Exploring with Pumpkins

  • October 18, 2012
  • Bilingual Therapies

Exploring with Pumpkins

Children love pumpkins during the autumn months. The fun shape is used all the time for decorating and crafts. Pumpkins as Jack-o-lanterns are prominent for Halloween, but they also show up for Thanksgiving feasts. October is a great time to utilize them within speech therapy sessions. Always think about your long term and short term goals with each child when planning activities to make the most of your time together.

Sensory Seeking with Speech

Kids love to get messy and feel new things. Many times families with younger children paint their pumpkins, rather than carve them. Thanks to this, children may not have experienced the joys of “pumpkin guts” on their own. Utilizing the senses can encourage children to practice tricky words and sounds. Bring in a large container with the insides of a pumpkin for kids to explore. Have them think of how it feels, looks, and reacts as they touch it. Is this something they like or do not enjoy? Discuss these and brainstorm on words for all of the different sensations.

If this is too messy for your time frame, you can create your own inside of a pumpkin. Have a container for the children to look at and talk about their observations without really using it as a sensory exercise. Have children trace and cut out two pumpkin shapes. Inside the bottom pumpkin, have them glue some pumpkin seeds that you have prepared for the project ahead of time. Use some yellow yarn as the stringy parts around the pumpkin seeds. Let this dry and then staple the two parts together and add on construction paper stem and leaf on the outside. You can write “What’s inside” on the front of the pumpkin and it can go home to prompt more conversations from what they learned.

Pumpkin Crafting

If you have the set up and time, think about decorating some of the smaller pie pumpkins with children to bring home. Painting them is great to encourage fine motor practice, while you talk about color choices, face shapes, and other decorations, but it is not always practical. Permanent markers work well with designing and coloring faces. This is a great way to let their imaginations go and to let chat about how they see their masterpiece. Think about using foam stickers, sequins, and other beads to quickly embellish their work. If real pumpkins are not a possibility, make a giant pumpkin out of a heavier paper and do the same concept with that for the children to bring home as a fall decoration. With younger children focus on shapes, colors, letter sounds, and other items that are within their goals.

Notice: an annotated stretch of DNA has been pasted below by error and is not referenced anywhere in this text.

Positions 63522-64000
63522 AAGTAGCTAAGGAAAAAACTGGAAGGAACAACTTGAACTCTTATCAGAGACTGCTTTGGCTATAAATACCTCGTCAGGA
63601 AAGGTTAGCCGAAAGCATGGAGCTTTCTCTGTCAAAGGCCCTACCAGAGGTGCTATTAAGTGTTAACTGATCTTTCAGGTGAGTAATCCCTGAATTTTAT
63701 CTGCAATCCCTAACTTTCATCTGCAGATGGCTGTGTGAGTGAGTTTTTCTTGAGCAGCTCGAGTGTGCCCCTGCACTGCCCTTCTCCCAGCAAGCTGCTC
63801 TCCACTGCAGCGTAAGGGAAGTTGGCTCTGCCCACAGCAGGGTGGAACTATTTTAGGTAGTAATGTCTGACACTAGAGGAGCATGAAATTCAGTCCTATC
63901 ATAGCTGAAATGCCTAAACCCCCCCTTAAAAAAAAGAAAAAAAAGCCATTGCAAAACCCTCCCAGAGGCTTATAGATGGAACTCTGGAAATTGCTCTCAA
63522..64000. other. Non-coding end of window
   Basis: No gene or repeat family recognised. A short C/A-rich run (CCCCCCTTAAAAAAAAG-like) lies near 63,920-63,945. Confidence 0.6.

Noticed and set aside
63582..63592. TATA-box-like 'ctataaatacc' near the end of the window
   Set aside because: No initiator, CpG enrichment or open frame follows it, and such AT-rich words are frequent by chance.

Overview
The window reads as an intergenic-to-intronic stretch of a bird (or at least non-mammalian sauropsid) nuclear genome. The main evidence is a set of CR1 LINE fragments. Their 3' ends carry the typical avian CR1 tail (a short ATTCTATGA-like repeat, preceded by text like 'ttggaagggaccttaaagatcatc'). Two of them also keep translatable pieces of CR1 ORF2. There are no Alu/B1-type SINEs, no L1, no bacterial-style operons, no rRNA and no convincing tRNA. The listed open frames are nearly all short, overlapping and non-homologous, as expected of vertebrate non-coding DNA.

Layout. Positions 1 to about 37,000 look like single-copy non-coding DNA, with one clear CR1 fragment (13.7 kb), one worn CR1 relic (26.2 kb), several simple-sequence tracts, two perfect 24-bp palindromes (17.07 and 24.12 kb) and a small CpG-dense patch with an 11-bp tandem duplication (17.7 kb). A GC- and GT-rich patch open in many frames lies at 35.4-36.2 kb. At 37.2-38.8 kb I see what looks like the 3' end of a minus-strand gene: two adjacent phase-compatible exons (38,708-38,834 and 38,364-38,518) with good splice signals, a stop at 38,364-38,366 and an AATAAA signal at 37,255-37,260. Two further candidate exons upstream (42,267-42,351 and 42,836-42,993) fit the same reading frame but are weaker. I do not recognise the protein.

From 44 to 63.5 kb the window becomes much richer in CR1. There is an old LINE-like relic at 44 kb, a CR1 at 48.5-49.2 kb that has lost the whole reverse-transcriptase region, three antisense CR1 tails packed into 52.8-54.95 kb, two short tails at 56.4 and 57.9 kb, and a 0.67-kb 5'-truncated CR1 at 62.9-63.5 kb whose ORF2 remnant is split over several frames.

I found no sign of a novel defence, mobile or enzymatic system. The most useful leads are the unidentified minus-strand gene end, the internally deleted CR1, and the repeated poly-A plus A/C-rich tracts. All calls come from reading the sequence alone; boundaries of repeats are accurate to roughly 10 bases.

Remember to check in with families at home to see how they celebrate the holidays during this season. Be sensitive to their beliefs and if needed, do generic fall activities so you so not upset anyone. It is also a great time to see if any of your students have customs related to Dia de los Muertos, Day of the Dead, which is celebrated at the end of October and start of November. Check with classroom teachers to see what they are doing so you can supplement as well. As the big winter holiday season approaches, also inquire with families about these events so you can be prepared to incorporate part of their customs into your lessons.



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